At the inception of the first civil regime, President Buhari and his party, the All Progressives Congress (APC) surprisingly delayed taking off governance in full swing. Instead, the government engaged in nearly using the whole tenure to blame past administrations, mostly that of Dr. Goodluck Ebele Jonathan. It also rather spent more time consistently entertaining the people with lots of standup comedies to trivialize and divert attention from serious national issues. The APC and the government turned to opposition party against itself. Therefore, many critics summed up the scenario as lack of preparation to govern.

As a government and party now to succeed itself as boasted by President Buhari before official election results hit the media, there ought to be no room for delaying taking off of governance and making appointments swiftly, come May this year. Thank God, he has given indication to that effect. He should really do as he has hinted.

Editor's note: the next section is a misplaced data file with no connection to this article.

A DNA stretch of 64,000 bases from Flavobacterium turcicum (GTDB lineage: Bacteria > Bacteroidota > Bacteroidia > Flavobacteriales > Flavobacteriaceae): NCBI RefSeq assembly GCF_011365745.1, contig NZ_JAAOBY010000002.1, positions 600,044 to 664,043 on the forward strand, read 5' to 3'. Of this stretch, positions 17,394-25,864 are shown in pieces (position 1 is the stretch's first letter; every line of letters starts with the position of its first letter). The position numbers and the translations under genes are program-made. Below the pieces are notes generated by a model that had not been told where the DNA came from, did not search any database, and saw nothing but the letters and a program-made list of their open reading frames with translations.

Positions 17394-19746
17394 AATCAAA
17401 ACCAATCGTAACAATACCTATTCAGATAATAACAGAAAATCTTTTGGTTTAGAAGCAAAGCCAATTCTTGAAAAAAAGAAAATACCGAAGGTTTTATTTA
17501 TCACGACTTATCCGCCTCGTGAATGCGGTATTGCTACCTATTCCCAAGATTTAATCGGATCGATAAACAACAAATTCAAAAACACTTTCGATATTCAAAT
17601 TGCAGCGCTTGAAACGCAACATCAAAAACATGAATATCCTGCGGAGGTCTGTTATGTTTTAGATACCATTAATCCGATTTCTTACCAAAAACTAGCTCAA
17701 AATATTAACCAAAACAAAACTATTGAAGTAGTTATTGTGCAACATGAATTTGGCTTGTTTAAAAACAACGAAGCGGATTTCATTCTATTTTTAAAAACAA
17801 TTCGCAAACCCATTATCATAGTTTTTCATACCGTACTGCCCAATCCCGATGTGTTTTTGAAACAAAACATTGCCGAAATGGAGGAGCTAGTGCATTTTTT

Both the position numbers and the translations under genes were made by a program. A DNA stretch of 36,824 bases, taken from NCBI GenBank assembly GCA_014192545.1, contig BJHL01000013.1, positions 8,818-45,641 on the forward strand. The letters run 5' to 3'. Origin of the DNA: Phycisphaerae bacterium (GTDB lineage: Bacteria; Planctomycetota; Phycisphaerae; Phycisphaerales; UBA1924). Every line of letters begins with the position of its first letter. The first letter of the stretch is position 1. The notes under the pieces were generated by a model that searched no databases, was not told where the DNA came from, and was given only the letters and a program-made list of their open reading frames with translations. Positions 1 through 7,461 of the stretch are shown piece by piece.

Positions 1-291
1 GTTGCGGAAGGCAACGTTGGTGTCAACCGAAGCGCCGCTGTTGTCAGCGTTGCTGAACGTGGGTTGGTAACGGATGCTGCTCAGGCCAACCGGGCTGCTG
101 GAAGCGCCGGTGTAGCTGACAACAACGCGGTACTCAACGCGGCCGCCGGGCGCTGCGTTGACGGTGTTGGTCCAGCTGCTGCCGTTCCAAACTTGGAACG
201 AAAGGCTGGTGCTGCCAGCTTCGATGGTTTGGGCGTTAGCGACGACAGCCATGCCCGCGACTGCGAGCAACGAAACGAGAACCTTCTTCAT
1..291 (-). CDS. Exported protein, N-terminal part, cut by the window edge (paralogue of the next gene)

As the country stands after the elections which raised tension in some parts, uniting the various political, ethnic and religious divides is a paramount thing to quickly do. Unlike in the first tenure, the President and the APC should jettison politics of acrimony and extend hands of fellowship to all groups within and outside its fold. Thank God that President Buhari, unlike before, has promised to run an inclusive government in the next tenure. He should match words with action on this promise.

He and his party should phase out the ethnocentric and bigotry informal policies of “95%” versus “5%” and “I am for everybody, I am for nobody” which have caused sentiments and sense of exclusion among some sections of the country.

To create national cohesion, appointments, projects, contracts and scholarship awards and other benefits, should be evenly spread to all parts of the country in line with constitutional and statutory provisions, unlike in the first tenure. Competent professionals and technocrats should form large part of appointments into sensitive positions on non-partisan basis.